Ethel, after attending Notre Dame in San Jose, California, married Pat Fraser on February 21, 1925. They had six children, five boys and one girl. Pat followed a career as a mining engineer and they lived in various places including Peru, before they returned to Ely where they now live.

Emmett Riordan attended St. Mary's in Moraga, California, and later graduated from the University of Nevada. He married Ione Smith on December 31, 1935 and had two daughters. Ione passed away in 1953. He went to work for the California State police in 1937 and continued to work for them, mostly in Sacramento, until his retirement. He and his second wife, Pauline, now spend their retirement years between their home in Folsom, California and their summer home at Lake Tahoe.

Loretta attended Sacret Heart School in Salt Lake City, Utah, and Notre Dame at Belmont, California. She married Dennis Rodrique in Ely on August 18, 1928. They had seven sons. "Rod" as he was known worked for the State Highway Department in Ely until he was transferred to Reno where he worked until his retirement. He passed away in 1972 and Loretta still maintains her home in Reno where several of her sons reside.

Lawrence attended St. Mary's at Moraga, California. On July 3, 1936 he married Cicely Skurton in Oakland, California. They had three children, two girls and a boy, but lost one daughter in early childhood. On September 23, 1943, he and his wife took over the home ranch from James and Jennie. Following their divorce the ranch was sold to Donald Eldridge in January of 1947. Lawrence subsequently moved to San Francisco where he became a heavy equipment operator. His last position was with the City of San Francisco from which he recently retired. He and his wife Lucille maintain their home there and spend a great deal of time traveling.

Gertrude attended the College of Notre Dame at Belmont, California, and following graduation worked for the State of Nevada in Carson City until she married George Gottschalk on December 31, 1937. They have two sons. George was Inspector of State Police and following the war, in which he served as a Naval Officer, he owned and operated a propane gas business in Carson City. After selling the business he became a real estate broker and also spent eight years as a Carson City Supervisor. Gertrude has been active in Democratic politics as well as in civic and charitable organizations. She served one term as Democratic National Committee woman for Nevada.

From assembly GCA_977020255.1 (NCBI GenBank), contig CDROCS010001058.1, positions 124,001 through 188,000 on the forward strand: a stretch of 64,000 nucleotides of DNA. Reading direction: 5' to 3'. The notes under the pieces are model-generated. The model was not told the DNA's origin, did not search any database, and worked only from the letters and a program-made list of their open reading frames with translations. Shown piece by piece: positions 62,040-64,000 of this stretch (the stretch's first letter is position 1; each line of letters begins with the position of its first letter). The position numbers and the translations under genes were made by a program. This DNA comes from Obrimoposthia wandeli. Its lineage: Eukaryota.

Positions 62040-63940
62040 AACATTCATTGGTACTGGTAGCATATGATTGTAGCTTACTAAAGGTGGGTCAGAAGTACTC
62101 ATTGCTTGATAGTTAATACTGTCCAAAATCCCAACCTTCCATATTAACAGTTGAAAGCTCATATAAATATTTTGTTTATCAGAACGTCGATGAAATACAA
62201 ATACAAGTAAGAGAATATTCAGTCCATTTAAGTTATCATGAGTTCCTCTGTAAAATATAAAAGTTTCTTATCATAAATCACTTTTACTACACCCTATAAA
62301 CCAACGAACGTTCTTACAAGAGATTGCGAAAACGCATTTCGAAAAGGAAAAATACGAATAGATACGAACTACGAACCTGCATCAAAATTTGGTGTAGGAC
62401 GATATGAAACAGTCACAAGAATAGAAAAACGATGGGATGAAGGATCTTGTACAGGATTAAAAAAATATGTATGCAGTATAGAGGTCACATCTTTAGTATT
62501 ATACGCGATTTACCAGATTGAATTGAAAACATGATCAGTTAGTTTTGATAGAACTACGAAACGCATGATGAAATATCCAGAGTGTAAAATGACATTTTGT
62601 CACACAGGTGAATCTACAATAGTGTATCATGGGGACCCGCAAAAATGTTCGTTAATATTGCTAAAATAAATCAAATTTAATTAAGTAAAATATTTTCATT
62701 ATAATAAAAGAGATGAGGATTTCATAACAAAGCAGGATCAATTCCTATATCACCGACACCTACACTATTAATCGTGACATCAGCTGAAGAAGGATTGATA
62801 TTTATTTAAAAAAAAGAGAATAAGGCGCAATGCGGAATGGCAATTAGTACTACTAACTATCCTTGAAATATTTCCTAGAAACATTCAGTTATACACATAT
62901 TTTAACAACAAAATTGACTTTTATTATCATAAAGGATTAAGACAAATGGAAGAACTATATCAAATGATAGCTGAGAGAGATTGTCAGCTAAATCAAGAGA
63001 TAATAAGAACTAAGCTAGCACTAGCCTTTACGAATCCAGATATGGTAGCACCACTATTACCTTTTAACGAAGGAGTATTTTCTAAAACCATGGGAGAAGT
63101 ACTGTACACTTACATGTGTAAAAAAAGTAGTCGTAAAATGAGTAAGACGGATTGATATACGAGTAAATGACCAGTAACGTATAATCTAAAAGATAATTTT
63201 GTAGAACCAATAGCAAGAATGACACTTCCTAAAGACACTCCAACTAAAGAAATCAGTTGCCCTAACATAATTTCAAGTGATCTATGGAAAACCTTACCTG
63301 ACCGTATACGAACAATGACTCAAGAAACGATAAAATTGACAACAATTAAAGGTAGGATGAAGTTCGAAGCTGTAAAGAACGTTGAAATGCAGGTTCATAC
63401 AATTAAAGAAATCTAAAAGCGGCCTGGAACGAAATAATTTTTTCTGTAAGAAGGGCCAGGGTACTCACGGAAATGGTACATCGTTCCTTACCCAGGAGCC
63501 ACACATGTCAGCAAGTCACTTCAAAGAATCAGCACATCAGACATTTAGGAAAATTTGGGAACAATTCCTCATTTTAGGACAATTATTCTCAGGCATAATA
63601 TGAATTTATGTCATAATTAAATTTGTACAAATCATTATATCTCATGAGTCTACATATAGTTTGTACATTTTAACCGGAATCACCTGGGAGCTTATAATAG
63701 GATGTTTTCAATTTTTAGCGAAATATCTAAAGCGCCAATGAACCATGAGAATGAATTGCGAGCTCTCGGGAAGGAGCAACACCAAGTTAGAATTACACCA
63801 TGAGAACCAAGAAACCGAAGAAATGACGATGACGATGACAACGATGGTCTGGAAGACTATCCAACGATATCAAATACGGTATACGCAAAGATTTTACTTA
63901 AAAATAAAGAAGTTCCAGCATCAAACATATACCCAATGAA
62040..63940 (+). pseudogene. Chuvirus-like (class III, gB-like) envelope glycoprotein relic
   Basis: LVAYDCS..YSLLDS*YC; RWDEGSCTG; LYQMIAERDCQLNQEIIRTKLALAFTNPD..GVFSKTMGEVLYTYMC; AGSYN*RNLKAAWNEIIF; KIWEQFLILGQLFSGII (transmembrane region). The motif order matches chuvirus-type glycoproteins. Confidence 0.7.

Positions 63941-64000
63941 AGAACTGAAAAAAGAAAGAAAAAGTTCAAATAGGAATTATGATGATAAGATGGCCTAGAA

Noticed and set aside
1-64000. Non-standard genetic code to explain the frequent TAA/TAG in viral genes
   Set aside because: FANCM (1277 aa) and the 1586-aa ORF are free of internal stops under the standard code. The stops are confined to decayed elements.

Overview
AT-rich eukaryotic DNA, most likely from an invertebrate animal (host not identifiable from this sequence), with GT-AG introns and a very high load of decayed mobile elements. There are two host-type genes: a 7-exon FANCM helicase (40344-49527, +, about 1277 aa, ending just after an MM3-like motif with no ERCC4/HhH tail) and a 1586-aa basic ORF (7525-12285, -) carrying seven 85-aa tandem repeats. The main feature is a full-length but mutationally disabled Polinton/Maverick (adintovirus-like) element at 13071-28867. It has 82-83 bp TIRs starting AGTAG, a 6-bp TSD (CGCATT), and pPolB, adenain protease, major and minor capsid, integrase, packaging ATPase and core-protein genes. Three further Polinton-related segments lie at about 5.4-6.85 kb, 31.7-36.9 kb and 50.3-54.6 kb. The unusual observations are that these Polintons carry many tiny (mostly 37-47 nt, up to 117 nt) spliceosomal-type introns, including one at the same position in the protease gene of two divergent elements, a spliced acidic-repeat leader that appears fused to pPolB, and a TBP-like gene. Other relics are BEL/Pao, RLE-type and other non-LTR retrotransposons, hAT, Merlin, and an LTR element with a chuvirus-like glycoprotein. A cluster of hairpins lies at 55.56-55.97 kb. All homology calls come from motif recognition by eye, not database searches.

In 1943, at the ages of 78 and 69, respectively, James and Jennie decided that they were no longer able to actively ranch and so they sold out to their youngest son and moved to Carson Citywhere Jennie had grown up. They were to celebrate their sixty-third wedding anniversary before James passed away on November 5, 1960, at the age of 90. Jennie enjoyed several more years before she joined him at the age of 91 on July 7, 1965. Perhaps Jennie expressed it all rather nostalgically in the following little old-fashioned poem she wrote on her way from the ranch to their retirement home.


Jennie S. Riordan - 1943

To my mind comes back, as I ponder
A picture of "home, sweet home"
The home we worked for and cherished
Yes, the one we could call our own.

'Twas built in the heart of the Valley
Where the sheep and cattle strayed
With our own little flock around us
We felt monarchs of all we surveyed.

Our tasks were not so easy
We toiled from morn till night
With us Nature shared its beauties
Helped to make our burdens light.

The Spring of youth soon passes
And the years rolled swiftly on
Till our little flock soon scattered
And once more we were alone.

With age our tasks grew harder
Though we toiled from sun till sun
When the evening shadows gathered
Some tasks were still undone.

So the home we loved and cherished
To younger hands was turned
That we might seek some haven
To enjoy the rest we'd earned.

We gathered up our keepsakes
'Twas no easy task, - alack
But the trial that caused the heartache
Was - to take the last look back!

Written and submitted by:
Gertrude Riordan Gottschalk